Mass Propers for the First Sunday of Advent:
Entrance Antiphon, Cf. Ps 25 (24):1-3, 124:
To you, I lift up my soul, O my God. In you, I have trusted; let me not be put to shame. Nor let my enemies exult over me; and let none who hope in you be put to shame.
Alleluia Verse, Ps 85:8:
Show us, Lord, your love; and grant us your salvation.
Preface I of Advent:
It is truly right and just, our duty and our salvation,
always and everywhere to give you thanks,
Lord, holy Father, almighty and eternal God,
through Christ our Lord.
For he assumed at his first coming
the lowliness of human flesh,
and so fulfilled the design you formed long ago,
and opened for us the way to eternal salvation,
that, when he comes again in glory and majesty
and all is at last made manifest,
we who watch for that day
may inherit the great promise
in which now we dare to hope.
And so, with Angels and Archangels,
with Thrones and Dominions,
and with all the hosts and Powers of heaven,
we sing the hymn of your glory,
as without end we acclaim:
Communion Antiphon, Cf. Ps 85 (84):13:
The Lord will bestow his bounty, and our earth shall yield its increase.
For Catholics, the new Liturgical Year commences with the First Sunday of Advent, opening the Advent season. In this new Liturgical Year, the Church not only wishes to indicate the beginning of a period, but the beginning of a renewed commitment to the faith by all those who follow Christ, the Lord. This time of prayer and path of penance that is so powerful, rich and intense, endeavors to give us a renewed impetus to truly welcome the message of the One who was incarnated for us. In fact, the entire Liturgy of the Advent season, will spur us to an awakening in our Christian life and will put us in a ‘vigilant’ disposition, to wait for Our Lord Jesus who is coming:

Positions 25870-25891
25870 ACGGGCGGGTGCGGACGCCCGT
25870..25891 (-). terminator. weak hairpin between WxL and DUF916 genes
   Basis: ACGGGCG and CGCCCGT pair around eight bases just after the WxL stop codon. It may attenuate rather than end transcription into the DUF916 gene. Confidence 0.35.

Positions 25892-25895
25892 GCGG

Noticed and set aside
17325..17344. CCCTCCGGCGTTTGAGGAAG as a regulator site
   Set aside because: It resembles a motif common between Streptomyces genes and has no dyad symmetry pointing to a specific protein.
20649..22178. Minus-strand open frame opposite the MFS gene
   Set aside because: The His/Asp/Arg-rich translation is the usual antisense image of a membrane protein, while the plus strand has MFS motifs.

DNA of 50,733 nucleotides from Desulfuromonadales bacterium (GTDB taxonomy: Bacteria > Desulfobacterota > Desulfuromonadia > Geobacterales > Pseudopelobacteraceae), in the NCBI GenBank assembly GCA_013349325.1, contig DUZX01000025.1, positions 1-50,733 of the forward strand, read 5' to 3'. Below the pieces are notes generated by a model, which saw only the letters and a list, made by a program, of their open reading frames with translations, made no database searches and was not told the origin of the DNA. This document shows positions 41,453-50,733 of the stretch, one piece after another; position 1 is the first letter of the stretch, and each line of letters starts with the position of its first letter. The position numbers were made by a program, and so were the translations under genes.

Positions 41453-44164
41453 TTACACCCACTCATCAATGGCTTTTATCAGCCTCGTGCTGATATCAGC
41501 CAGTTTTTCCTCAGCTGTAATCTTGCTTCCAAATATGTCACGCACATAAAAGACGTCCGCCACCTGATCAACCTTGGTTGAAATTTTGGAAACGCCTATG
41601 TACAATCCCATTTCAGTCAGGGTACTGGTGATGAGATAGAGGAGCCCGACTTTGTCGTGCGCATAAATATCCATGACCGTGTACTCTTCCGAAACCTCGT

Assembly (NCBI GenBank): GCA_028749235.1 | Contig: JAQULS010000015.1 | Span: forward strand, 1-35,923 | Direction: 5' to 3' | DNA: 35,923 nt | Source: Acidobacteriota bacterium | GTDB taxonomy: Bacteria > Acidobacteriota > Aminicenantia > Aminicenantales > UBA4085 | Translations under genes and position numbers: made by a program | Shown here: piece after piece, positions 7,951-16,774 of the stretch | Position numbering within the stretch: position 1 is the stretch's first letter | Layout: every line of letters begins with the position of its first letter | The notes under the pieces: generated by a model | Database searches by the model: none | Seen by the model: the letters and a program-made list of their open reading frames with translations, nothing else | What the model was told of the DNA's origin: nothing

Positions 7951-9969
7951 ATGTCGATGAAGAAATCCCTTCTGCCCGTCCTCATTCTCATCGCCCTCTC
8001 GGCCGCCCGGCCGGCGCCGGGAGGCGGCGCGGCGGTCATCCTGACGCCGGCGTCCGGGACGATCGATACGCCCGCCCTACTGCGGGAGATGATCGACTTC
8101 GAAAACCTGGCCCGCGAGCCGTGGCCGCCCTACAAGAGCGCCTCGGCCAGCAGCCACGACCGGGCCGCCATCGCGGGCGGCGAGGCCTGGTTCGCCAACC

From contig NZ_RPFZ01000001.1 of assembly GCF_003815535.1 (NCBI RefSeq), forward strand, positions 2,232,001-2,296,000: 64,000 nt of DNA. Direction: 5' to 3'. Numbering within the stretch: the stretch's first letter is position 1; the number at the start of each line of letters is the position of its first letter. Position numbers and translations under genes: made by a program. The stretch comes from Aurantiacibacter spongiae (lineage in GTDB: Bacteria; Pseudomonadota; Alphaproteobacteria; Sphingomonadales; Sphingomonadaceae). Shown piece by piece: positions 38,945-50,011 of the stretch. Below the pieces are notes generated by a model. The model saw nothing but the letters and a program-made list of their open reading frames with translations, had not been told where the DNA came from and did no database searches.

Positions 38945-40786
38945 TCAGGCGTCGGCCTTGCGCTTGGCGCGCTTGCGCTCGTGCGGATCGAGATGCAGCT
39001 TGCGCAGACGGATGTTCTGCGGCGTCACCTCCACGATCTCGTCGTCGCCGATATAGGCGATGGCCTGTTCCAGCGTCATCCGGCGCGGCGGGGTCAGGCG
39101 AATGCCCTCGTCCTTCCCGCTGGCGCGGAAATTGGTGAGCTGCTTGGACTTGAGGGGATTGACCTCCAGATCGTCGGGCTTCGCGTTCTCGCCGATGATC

‘Awaken! Remember that God comes! Not yesterday, not tomorrow, but today, now! The one true God, “the God of Abraham, Isaac and Jacob,” is not a God who is there in Heaven, unconcerned with us and our history, but he is the-God-who-comes.’1
The Season of Advent is therefore a season of vigilant waiting, that prepares us to welcome the mystery of the Word Incarnate, who will give the ‘Light’ to the womb of the Virgin Mary, but essentially this time prepares us not only to welcome this great event but to incarnate it in our lives. We could say that the true light enters the world through the immaculate womb of Mary but it does not stay there. On the contrary, this light flows out into our dark, obscure, sinful lives to illuminate them, so that we can become the light that illuminates the world. For this reason, let us live this time of waiting not only to celebrate a historical memory but to repeat this memory in our lives and in the service of others. To wait for the Lord who comes, means to wait and to watch so that the Word of Love enters inside us and focuses us every day of our lives.
As Saint John Henry Newman reminded us in a homily for the Advent Season: “Advent is a time of waiting, it is a time of joy because the coming of Christ is not only a gift of grace and salvation but it is also a time of commitment because it motivates us to live the present as a time of responsibility and vigilance. This ‘vigilance’ means the necessity, the urgency of an industrious, living ‘wait.’ To make all this happen, then we need to wake up, as we are warned by the apostle to the Gentiles, in today’s reading to the Romans: ‘Besides this you know what hour it is, how it is full time now for you to wake from sleep. For salvation is nearer to us now than when we first believed’ ” (Rm 13:11).
We must start our journey to ascend to the mountain of the Lord, to be illuminated by His Words of peace and to allow Him to indicate the path to tread (cf. Is 2:1-5). Moreover, we must change our conduct abandoning the works of darkness and put on the ‘armor of light’ and so seek only to do God’s work and to abandon the deeds of the flesh (cf. Rm 13:12-14). Jesus, through the story in the parable, outlines the Christian life style that must not be distracted and indifferent but must be vigilant and recognize even the smallest sign of the Lord’s coming because we don’t know the hour in which He will arrive (cf. Mt 24:39-44).
1 Pope Benedict XVI, Celebration of First Vespers of Advent, Vatican Basilica, December 2006
—Excerpted from Dicastery for the Clergy